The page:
“What makes theology theological?” This probing question has now become somewhat commonplace among evangelical theology due to the increased impact of the late John Webster and his writings upon the contemporary theological landscape. Likewise, the answer he proposed—God the Holy Trinity in absolute and all other things relative to God—seems to have received general acceptance among many evangelical theologians as the primary approach to defining or qualifying the “theological” nature of theology’s procedure, inquiry, and content. The precision and force of Webster’s proposal has brought much benefit to the discipline of systematic theology, reinvigorating its practitioners with a renewed vision for and confidence in theology’s own rich resources to engage its task on its own terms in response to the prophetic and apostolic Word of God, Holy Scripture.
As compelling as Webster’s understanding of “theological theology” is, some questions remain pertaining to whether or not “God in himself and in relation to all things” should be the exclusive formulation for identifying theology’s subject matter, at the least among Protestants. Another contemporary systematic theologian, the German Lutheran, Oswald Bayer, contends in a different register that “what is theological about theology” has to do with God’s “promissio and lex” (i.e., gospel and law). In contrast to Webster, for whom all theology takes place sub ratione Dei, Bayer submits that the primary subject matter of theology is the study of “the sinning human being and the justifying God.” In other words, Bayer aims to qualify theology as “theological” on the basis of the gospel instead of God in himself. As one might expect, Bayer’s claim is indebted to Martin Luther, yet more than simply an attempt to elucidate a principle of Luther’s theology, Bayer understands this construal as constitutive of distinctly “evangelical” theology that needfully distances itself from the medieval scholastic approach that plays such a prominent role in Webster’s proposal. Related to ETS’s 2023 theme of “theological anthropology,” Bayer’s methodology features an “anthropological depth,” as he terms it, that sees an intrinsic relationship of “theological theology” to theological anthropology that determines its starting point rather than a secondary or derivative concern.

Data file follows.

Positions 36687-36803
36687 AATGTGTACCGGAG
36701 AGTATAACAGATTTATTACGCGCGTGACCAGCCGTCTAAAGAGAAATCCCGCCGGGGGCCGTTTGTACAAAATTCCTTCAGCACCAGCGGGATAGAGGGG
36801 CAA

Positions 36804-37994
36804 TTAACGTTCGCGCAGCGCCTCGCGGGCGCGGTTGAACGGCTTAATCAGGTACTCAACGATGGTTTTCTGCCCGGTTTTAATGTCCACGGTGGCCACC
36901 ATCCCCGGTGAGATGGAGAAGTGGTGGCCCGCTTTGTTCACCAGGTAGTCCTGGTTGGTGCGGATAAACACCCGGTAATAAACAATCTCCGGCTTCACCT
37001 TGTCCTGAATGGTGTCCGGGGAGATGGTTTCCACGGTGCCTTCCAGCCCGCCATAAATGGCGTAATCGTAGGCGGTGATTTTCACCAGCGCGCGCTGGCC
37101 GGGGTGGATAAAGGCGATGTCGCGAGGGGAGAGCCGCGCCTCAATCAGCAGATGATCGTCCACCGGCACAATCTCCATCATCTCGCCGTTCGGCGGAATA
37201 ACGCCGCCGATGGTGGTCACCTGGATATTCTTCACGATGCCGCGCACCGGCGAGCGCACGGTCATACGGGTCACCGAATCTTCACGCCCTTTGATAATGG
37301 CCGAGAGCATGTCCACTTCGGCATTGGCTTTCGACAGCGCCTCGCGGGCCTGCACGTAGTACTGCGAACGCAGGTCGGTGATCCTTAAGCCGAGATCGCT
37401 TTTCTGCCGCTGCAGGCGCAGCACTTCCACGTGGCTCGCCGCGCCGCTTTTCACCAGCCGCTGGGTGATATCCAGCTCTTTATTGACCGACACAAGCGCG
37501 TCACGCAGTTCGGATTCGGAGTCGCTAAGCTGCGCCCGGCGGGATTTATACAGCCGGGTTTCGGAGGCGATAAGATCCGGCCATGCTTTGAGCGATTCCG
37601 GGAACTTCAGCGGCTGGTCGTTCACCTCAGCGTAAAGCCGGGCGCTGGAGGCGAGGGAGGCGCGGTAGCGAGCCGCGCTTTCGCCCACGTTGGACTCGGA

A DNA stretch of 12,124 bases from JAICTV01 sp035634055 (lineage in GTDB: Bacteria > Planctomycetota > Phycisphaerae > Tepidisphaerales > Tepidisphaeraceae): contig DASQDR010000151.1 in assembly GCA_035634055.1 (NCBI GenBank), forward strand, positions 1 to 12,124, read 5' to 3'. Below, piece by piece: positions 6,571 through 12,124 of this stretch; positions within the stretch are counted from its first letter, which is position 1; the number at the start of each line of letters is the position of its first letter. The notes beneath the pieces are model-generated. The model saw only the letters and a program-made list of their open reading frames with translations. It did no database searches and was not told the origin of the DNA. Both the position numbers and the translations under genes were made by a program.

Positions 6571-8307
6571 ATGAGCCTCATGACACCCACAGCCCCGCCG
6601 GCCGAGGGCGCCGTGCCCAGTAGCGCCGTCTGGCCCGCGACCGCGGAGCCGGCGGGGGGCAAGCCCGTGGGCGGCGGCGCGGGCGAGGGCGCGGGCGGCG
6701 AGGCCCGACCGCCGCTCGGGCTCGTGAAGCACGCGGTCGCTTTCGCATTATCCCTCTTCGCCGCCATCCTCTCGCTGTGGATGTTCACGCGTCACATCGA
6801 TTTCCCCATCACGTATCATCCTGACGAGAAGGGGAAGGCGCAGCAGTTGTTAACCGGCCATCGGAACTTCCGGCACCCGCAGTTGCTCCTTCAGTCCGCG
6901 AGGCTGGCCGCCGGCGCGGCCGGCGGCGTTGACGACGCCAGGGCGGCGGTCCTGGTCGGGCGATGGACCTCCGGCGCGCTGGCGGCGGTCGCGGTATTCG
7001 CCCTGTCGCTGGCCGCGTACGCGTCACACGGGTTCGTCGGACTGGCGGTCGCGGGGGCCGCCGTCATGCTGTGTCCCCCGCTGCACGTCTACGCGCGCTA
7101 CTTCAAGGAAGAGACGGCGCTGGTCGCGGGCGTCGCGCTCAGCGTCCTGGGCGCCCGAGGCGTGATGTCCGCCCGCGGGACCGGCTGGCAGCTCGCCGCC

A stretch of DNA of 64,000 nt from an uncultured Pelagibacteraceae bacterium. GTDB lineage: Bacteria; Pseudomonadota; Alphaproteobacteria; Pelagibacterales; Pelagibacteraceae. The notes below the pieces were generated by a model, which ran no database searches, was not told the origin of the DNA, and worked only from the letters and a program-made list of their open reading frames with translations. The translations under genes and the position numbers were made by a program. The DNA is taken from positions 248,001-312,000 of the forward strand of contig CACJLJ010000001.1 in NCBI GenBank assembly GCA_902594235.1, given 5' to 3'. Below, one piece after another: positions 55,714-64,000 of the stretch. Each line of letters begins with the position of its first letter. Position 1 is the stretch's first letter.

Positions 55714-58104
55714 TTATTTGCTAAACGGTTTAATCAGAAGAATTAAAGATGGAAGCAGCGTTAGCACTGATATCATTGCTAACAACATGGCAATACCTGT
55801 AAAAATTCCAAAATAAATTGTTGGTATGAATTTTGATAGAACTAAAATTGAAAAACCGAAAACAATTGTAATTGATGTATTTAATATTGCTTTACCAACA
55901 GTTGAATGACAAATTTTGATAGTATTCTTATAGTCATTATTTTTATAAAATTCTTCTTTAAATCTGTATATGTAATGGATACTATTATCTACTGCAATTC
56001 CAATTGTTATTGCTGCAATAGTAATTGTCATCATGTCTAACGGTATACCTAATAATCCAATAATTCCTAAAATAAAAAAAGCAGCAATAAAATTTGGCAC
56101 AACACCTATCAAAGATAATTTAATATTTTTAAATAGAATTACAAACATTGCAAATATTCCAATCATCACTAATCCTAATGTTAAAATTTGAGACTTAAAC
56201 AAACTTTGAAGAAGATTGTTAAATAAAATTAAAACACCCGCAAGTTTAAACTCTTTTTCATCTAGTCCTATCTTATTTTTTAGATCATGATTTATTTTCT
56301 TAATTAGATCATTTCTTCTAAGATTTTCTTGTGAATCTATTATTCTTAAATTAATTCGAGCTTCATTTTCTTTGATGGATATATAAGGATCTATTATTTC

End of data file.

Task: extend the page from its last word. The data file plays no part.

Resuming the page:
The purpose of this paper is to bring John Webster and Oswald Bayer into dialogue concerning how each figure defines “theological theology.” This study will proceed in three stages: In the first place, a brief survey of Webster and Bayer’s key writings where they pose and answer the question of what theology’s primary subject matter is will be conducted in order to foster dialogue between the two in next sections. Second, the study will consider areas of central agreement and divergence toward a better understanding of how each view can be strengthened by the other rather than leaving them in total opposition. And last, the goal of this paper will be to suggest a way forward through the construction of a proposal funded by Webster and Bayer in dialogue that would result in a uniquely evangelical grasp of theology’s primary subject matter that remains substantially informed by both its classical and Reformational heritage.